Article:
A cautionary tale on genetic screens based on a gain-of-expression approach: The case of LanB1

Fly (Austin). Jan-Mar 2010;4(1):24-9. doi: 10.4161/fly.4.1.10720. Epub 2010 Jan 22.


Gain of function screens have being frequently used to search for genes affecting a particular adult character or developmental process. These experiments are made possible by the adoption of the Gal4/UAS system to flies, and by the design of P elements bearing UAS sequences. We recently published two screens in which a large number of newly generated P-UAS insertions were crossed with Gal4 drivers expressed in the pupal veins and in the central region of the wing disc. From the data obtained in these and other screens, it seems that a gain-of-function phenotype is a rare occurrence observed only for about 5-8% of insertion sites. Insertions affecting the expression of signaling molecules were particularly enriched in the screens. In contrast, gain-of-function phenotypes due to insertions not belonging to this class appear to be caused by multiple protein-specific mechanisms that could only be unraveled after extensive analysis. We present some data concerning the overexpression of LamB1, a gene encoding the B subunit of Laminin trimers in Drosophila, and show that Notch protein subcellular localization and signaling is compromised in cells overexpressing LanB1.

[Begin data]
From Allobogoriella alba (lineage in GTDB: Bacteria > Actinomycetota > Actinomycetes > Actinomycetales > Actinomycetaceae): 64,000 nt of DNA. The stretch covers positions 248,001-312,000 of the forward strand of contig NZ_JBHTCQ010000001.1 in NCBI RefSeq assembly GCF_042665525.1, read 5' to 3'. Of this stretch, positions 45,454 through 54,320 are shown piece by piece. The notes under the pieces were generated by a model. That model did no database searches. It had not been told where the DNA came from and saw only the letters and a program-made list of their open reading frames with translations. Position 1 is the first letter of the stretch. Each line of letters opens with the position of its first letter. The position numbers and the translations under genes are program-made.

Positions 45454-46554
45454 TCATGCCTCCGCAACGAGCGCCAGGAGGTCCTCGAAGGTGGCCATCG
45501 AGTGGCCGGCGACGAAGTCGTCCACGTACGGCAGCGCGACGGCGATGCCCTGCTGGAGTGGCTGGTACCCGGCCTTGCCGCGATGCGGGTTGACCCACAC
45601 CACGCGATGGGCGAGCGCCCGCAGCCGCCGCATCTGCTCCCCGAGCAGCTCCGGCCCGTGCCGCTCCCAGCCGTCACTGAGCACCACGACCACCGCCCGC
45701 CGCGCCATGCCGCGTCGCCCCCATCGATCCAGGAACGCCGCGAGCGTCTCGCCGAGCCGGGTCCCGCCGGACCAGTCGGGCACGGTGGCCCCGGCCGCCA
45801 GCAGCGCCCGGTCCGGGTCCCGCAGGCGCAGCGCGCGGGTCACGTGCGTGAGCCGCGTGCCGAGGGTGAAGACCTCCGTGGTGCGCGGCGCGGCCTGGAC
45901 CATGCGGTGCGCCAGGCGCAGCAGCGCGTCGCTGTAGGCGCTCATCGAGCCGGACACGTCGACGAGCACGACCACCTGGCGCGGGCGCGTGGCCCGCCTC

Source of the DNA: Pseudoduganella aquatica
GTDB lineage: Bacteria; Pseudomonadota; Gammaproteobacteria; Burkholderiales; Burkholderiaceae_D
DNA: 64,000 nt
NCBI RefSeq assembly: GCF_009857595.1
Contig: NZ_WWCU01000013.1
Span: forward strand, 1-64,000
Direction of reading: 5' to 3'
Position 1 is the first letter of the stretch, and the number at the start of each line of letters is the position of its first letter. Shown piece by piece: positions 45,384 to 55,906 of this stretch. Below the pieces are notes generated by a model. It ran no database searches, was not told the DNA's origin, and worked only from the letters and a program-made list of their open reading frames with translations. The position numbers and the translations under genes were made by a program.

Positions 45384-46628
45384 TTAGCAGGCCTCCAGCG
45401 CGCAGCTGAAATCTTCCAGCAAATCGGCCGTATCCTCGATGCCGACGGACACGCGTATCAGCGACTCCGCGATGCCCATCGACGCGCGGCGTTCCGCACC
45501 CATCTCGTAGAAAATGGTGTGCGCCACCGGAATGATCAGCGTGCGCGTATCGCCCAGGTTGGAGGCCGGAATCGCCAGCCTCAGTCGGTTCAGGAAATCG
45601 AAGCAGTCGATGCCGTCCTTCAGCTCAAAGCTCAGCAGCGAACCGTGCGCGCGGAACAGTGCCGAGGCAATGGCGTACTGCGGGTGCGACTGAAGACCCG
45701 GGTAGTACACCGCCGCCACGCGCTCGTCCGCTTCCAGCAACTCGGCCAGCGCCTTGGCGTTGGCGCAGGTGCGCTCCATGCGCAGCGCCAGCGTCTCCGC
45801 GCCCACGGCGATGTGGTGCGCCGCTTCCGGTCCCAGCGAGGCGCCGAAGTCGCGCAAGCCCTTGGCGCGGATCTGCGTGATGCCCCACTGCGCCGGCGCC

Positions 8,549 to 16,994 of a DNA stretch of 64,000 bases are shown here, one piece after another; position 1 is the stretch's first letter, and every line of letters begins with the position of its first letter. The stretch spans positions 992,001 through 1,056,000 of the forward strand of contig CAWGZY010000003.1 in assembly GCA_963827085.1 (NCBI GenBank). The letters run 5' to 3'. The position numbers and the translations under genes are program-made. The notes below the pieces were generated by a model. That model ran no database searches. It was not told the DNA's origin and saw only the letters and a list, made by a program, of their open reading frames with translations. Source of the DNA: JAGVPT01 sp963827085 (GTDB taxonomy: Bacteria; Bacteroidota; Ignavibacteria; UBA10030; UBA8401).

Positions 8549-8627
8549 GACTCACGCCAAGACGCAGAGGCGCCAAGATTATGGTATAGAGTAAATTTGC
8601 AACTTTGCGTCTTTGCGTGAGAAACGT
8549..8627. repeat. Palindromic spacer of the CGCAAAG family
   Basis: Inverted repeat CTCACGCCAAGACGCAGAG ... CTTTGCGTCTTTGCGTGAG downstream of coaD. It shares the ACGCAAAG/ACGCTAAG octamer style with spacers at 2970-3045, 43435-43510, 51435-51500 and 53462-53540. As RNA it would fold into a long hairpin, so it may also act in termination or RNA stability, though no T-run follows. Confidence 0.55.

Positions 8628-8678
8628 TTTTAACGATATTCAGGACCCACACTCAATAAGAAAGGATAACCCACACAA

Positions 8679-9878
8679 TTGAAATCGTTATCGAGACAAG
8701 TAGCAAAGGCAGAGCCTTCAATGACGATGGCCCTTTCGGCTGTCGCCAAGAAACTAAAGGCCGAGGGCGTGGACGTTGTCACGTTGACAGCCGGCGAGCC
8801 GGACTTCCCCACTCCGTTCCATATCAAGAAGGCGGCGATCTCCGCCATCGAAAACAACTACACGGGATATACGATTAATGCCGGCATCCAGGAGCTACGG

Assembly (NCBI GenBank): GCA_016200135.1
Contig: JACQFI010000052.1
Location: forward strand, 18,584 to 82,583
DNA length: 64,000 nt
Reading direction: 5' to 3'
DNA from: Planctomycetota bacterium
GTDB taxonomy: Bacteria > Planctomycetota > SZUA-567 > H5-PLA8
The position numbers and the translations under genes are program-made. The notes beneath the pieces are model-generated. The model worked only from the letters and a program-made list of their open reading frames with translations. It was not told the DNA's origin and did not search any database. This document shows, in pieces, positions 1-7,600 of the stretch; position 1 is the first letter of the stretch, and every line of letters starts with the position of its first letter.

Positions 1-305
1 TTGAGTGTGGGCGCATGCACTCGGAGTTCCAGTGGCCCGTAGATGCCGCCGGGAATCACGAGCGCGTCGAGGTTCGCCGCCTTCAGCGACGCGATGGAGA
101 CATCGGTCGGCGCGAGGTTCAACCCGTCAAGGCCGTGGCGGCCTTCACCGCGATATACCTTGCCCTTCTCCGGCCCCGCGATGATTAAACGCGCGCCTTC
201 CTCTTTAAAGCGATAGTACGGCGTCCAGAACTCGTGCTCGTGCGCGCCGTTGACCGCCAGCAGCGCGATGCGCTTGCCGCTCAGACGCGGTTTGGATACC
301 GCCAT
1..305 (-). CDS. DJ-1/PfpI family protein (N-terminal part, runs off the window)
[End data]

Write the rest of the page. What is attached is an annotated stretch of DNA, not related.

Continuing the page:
Publication types

  • Research Support, Non-U.S. Gov't

MeSH terms

  • Animals
  • Drosophila / genetics*
  • Drosophila Proteins / genetics*
  • Drosophila Proteins / metabolism
  • Genetic Testing*
  • Laminin / genetics*
  • Laminin / metabolism
  • Receptors, Notch / metabolism


  • Drosophila Proteins
  • Laminin
  • LanB1 protein, Drosophila
  • N protein, Drosophila
  • Receptors, Notch